As an organization moves to matrix management—prior to an expansion of locations, projects, or other dimensions—employees cannot reasonably be expected to understand immediately the need for the structural shift. Until expansion has actually occurred, they may instead perceive the move to matrix management as an addition to overhead or superstructure. It is important to explain to employees the benefits sought from the move to matrix management and to offer this explanation plainly and repeatedly. Don’t assume that because you understand the reasoning for the structural change that anyone else will.
Also, don’t assume that explaining it once or twice will do the trick. It won’t. Many employees will adopt the Missouri “Show Me” attitude and won’t understand the motives behind the move to matrix management until real expansion has actually been executed. Thereafter, the reason for the change will have been clear to them all along!
In summary, a key advantage of the matrix structure is that you are able to “snap on” a new horizontal team or any number of teams; up to a point; train up the team members; and then go “live” immediately.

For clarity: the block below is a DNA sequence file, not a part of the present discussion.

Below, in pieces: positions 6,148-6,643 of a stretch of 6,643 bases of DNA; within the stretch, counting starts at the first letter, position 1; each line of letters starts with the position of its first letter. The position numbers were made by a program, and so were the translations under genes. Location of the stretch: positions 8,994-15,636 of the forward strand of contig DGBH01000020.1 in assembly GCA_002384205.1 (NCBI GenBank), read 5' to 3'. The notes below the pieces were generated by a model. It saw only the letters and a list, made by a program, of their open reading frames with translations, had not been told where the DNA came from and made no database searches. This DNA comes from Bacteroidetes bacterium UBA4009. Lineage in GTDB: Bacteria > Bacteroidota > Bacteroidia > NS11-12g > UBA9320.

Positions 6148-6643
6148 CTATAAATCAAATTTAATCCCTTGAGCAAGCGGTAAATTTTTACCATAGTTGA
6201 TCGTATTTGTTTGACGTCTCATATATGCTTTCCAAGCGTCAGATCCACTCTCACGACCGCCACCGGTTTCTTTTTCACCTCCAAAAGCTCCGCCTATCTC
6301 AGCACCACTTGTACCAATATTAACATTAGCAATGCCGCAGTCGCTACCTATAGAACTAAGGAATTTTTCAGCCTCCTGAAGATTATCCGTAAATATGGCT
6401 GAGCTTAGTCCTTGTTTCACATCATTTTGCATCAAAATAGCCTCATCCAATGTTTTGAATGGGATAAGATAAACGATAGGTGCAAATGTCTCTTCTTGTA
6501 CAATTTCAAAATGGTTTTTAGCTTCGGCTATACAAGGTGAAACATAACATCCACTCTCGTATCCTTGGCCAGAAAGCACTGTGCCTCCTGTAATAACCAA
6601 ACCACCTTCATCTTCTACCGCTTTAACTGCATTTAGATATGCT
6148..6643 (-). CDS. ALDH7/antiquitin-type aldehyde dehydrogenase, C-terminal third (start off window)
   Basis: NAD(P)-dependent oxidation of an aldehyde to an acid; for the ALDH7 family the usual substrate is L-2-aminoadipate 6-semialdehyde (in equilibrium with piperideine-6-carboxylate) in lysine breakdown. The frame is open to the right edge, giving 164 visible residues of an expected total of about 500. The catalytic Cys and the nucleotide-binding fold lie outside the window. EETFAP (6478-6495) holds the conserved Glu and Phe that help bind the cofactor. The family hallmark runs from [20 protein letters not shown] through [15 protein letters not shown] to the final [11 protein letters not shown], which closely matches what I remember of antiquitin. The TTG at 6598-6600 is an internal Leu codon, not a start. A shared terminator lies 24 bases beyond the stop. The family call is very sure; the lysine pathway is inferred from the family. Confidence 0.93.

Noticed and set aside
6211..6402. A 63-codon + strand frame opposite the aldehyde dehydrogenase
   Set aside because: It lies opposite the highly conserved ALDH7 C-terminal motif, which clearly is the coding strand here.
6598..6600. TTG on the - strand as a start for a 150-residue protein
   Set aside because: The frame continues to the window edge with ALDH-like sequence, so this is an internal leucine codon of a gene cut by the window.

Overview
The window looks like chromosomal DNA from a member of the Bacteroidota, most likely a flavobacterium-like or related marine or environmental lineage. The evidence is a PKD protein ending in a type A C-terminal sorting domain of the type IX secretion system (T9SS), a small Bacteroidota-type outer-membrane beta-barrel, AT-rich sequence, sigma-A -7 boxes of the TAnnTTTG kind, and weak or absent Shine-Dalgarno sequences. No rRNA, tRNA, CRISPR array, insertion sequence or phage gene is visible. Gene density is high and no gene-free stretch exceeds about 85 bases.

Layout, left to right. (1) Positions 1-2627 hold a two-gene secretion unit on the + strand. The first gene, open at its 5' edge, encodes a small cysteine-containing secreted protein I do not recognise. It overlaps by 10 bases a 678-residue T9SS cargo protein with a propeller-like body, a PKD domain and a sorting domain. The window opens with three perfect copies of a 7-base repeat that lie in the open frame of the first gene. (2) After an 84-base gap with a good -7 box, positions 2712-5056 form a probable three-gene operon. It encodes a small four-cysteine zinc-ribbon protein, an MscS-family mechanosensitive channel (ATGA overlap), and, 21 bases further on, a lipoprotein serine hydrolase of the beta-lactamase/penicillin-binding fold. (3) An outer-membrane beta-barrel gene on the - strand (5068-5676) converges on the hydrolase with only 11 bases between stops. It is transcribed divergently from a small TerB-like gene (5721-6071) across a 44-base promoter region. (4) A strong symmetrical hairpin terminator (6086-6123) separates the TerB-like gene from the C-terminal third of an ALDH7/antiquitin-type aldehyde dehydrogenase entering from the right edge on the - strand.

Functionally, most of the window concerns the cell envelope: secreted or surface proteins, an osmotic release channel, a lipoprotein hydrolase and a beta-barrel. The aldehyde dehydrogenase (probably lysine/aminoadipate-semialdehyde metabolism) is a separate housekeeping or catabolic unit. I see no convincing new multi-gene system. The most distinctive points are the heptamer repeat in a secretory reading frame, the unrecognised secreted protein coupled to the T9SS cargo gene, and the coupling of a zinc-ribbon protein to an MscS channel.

More and more, scalability is what our clients are seeking when turning to the matrix structure. While there are other significant benefits of the matrix structure such as maximizing resource utilization, solving complex problems, achieving a flatter organization, and achieving cross-functional synergy, the advantage of scalability is driving many decisionmakers to opt for matrix management.
If you need consulting or training help with your transition to matrix management, please call us, 703/836-8383 or email us at email@example.com.